Taking up arms against the government is not protected | Letter to the Editor
January 29, 2013 · Updated 3:11 PM
I enjoyed the recent Beachcomber discussion of the Second Amendment. However, I must disagree with two statements made by Jim Plihal in his letter (“Violence caused by a murderer, not the NRA,” Jan. 23). He would have us believe that the purpose of the Second Amendment is “so the citizens can stand against the tyranny of government.” He also says the Second Amendment serves to defend the other liberties found in the Bill of Rights.
There are a number of legally recognized reasons for keeping and bearing arms, besides the obvious ones such as hunting and target shooting. Well-regulated militias of armed citizens may be called upon to help defend the country by repelling invasions or suppressing rebellions. According to Justice Scalia, writing in the 2008 Supreme Court case that overturned the Washington, D.C., handgun ban, lawful purposes also include “defense of home and hearth” and the right to personal self-protection in a confrontation. What they do not include is the right to take up arms against the government.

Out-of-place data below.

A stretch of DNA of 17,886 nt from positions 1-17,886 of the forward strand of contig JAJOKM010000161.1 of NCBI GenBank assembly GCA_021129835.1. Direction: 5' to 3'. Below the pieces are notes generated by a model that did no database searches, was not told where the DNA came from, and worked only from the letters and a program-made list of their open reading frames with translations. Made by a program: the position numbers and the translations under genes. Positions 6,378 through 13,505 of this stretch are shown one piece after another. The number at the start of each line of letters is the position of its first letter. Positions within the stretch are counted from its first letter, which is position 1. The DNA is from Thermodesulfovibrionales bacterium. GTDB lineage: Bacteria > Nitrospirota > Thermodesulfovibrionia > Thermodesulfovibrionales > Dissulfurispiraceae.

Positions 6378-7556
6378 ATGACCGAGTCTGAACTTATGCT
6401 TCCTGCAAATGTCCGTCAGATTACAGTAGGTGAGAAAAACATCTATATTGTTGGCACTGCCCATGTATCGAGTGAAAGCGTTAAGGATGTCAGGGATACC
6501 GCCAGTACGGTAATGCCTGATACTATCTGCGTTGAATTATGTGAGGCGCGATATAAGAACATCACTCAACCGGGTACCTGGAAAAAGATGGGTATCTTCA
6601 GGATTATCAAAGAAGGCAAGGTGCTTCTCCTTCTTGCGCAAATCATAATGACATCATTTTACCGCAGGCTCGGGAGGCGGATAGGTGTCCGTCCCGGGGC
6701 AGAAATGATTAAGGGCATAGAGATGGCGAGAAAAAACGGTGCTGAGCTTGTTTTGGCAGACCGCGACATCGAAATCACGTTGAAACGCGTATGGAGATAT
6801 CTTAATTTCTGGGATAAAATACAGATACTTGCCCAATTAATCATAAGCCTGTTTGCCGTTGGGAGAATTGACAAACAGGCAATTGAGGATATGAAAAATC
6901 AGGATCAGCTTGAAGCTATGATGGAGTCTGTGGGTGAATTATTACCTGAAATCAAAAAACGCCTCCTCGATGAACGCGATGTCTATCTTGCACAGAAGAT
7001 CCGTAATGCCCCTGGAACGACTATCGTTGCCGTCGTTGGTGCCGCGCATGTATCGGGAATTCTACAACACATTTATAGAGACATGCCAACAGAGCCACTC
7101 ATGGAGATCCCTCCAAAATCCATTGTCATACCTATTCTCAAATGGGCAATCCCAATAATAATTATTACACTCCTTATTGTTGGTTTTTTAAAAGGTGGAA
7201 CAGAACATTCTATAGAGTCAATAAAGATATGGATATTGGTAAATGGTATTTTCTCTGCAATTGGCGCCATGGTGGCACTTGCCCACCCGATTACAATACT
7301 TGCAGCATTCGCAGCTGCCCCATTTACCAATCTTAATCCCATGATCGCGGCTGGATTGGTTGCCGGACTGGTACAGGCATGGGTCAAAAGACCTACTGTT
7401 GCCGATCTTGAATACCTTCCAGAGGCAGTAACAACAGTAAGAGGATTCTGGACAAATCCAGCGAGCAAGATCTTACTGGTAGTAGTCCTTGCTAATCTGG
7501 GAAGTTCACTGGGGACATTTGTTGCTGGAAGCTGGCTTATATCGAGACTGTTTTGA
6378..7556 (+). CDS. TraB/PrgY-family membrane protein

Although the Second Amendment arose out of our revolution against the tyranny of Britain, with the adoption of the Constitution, we entered into a pact containing built-in mechanisms for protecting the rights dearly won in the Revolution. Our justice system, as part of the constitutional system of checks and balances, is and has been throughout our history the bulwark against encroachments upon citizen freedoms by government at all levels. It hasn’t always been perfect, but it is better than the alternative of containing government excesses with firearms, as Mr. Plihal seems to suggest.
In 1861, many Americans took up arms against a “tyrant.” His name was Abraham Lincoln, and his tyranny was to threaten the right to own slaves. President Lincoln rightly regarded the taking up of arms against the United States by its citizens as rebellion, and rebellion is treason.
— Bill Tobin